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I was driving through a 4-way street intersection turning left when the vehicle began making a knocking sound from the engine, then stalled in the middle of the road. All lights on the dash illuminated. Upon getting the vehicle to restart, it would not go over 2000 RPMs. The vehicle continued to make a loud low sounding knock from the engine. Being close to home, I was able to drive slowly, mostly in a shoulder, to my home.

Doing some research I discovered this model vehicle was subject to a Recall due to failing connecting rod bearings. I called my local Hyundai dealership to ask about the repair, in which I was told the repair would cost $4,000-$6,000 for an engine replacement. The Recall covered vehicles up to 120,000 miles, my vehicle has 127,000. I was denied the Recall.

I then called around to local mechanics but none of them, not one, would attempt to replace the faulty connecting rod bearings.

I decided to take on the repair myself which Hyundai told me was impossible. I managed to remove the oil pan, oil pump, and finally the faulty connecting rod bearings which showed major scaring and damage. My oil pan was full of metal shavings.

I contacted my local dealer, also Hyundai Corporate and after both looked up my VIN number, neither could tell me WHAT BEARINGS WERE INSIDE MY ENGINE. Their parts system comes back with 5 options for the bearings.

Frustratingly I contacted the local dealer again telling them I will bring the old bearings to them (riding public transportation) but they said they have no way of measuring the part or telling me which part they used. The dealer and corporate both, told me TO TOW MY VEHICLE TO A 3RD PARTY MECHANIC to measure the bearings, then tow my car back home, then give Hyundai the measurement to get a part number. Hyundai does not know what connecting rod bearings were used in the 2.4L engine!

Can anyone help me figure out, what the STOCK connecting rod bearing PART NUMBER was for the 2014 Santa Fe Sport Base 2.4L?
 

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I was driving through a 4-way street intersection turning left when the vehicle began making a knocking sound from the engine, then stalled in the middle of the road. All lights on the dash illuminated. Upon getting the vehicle to restart, it would not go over 2000 RPMs. The vehicle continued to make a loud low sounding knock from the engine. Being close to home, I was able to drive slowly, mostly in a shoulder, to my home.

Doing some research I discovered this model vehicle was subject to a Recall due to failing connecting rod bearings. I called my local Hyundai dealership to ask about the repair, in which I was told the repair would cost $4,000-$6,000 for an engine replacement. The Recall covered vehicles up to 120,000 miles, my vehicle has 127,000. I was denied the Recall.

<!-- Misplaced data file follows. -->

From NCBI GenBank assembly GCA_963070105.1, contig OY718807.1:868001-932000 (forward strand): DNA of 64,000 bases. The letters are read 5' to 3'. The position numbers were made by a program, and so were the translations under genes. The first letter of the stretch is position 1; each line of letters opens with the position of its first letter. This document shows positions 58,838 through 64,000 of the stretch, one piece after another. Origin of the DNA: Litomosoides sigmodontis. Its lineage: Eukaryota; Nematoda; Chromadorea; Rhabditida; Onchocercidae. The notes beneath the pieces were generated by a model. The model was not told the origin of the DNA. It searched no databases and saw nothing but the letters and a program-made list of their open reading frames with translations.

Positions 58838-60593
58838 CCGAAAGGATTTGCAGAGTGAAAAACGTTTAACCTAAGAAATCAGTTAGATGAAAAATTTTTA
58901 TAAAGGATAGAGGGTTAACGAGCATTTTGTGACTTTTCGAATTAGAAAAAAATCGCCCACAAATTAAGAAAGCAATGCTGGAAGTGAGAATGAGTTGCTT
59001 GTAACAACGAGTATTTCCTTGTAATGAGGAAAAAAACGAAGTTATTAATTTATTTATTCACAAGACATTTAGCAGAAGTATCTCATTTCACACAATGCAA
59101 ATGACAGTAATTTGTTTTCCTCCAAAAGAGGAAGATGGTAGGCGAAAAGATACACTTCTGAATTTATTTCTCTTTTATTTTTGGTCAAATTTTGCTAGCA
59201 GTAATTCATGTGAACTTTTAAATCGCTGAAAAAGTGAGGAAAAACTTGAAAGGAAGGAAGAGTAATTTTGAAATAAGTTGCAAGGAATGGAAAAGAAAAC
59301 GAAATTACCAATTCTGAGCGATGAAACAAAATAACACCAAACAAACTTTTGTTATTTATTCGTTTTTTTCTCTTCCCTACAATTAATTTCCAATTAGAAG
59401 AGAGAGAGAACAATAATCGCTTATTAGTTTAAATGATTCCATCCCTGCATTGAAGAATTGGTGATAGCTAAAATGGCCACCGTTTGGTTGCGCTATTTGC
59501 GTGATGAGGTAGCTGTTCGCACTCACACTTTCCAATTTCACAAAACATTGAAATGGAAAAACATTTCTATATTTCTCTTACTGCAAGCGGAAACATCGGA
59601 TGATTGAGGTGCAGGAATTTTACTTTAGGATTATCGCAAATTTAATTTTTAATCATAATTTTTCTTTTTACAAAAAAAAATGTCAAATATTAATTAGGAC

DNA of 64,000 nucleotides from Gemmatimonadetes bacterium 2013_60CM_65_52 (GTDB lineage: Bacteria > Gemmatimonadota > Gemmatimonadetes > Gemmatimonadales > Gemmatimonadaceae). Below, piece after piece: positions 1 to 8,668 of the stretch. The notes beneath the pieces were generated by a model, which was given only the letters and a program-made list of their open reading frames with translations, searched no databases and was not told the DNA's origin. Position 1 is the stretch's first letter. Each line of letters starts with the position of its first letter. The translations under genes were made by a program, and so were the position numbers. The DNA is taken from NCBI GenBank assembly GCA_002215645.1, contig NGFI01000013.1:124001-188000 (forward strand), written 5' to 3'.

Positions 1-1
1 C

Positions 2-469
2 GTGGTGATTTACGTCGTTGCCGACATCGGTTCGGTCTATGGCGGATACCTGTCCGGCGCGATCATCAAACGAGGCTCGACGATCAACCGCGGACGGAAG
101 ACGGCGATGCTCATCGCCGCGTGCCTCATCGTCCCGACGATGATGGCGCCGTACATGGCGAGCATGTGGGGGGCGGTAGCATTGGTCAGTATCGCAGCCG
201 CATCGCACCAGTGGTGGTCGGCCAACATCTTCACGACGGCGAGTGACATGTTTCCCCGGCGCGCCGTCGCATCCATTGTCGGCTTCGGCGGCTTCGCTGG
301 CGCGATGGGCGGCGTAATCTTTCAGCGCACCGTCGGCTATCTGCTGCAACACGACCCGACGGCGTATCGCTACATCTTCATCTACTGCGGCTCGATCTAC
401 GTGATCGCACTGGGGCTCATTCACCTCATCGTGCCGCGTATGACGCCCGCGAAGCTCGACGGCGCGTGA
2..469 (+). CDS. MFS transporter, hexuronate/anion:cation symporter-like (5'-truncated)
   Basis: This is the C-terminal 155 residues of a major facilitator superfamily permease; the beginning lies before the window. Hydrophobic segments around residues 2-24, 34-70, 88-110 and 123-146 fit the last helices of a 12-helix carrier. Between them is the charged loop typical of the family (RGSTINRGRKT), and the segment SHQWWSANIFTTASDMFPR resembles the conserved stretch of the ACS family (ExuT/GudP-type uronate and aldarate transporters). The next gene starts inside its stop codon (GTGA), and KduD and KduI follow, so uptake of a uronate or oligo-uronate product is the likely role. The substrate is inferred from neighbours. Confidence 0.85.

I then called around to local mechanics but none of them, not one, would attempt to replace the faulty connecting rod bearings.

I decided to take on the repair myself which Hyundai told me was impossible. I managed to remove the oil pan, oil pump, and finally the faulty connecting rod bearings which showed major scaring and damage. My oil pan was full of metal shavings.

I contacted my local dealer, also Hyundai Corporate and after both looked up my VIN number, neither could tell me WHAT BEARINGS WERE INSIDE MY ENGINE. Their parts system comes back with 5 options for the bearings.

Frustratingly I contacted the local dealer again telling them I will bring the old bearings to them (riding public transportation) but they said they have no way of measuring the part or telling me which part they used. The dealer and corporate both, told me TO TOW MY VEHICLE TO A 3RD PARTY MECHANIC to measure the bearings, then tow my car back home, then give Hyundai the measurement to get a part number. Hyundai does not know what connecting rod bearings were used in the 2.4L engine!

Can anyone help me figure out, what the STOCK connecting rod bearing PART NUMBER was for the 2014 Santa Fe Sport Base 2.4L?

Any update on this issue? I have a 2014 Santa Fe with 3.3L. I noticed I have had to add oil to the vehicle in between oil changes. No check engine light or any low oil lights. Now I hear a slight knock on the lower engine. Have you had success with replacing the connecting rod bearings?
 

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Any update on this issue? I have a 2014 Santa Fe with 3.3L. I noticed I have had to add oil to the vehicle in between oil changes. No check engine light or any low oil lights. Now I hear a slight knock on the lower engine. Have you had success with replacing the connecting rod bearings?
With almost three years having passed - by someone with only (1) post count, the incident probably never happened.

Trip777
 

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Have you had success with replacing the connecting rod bearings?
When rod bearings fail in an engine there's far more to do than simply replace the bad bearings.
Metal shavings often get circulated throughout the engine, damaging crankshaft, other bearings, oil pump, cylinder walls and pistons.
 
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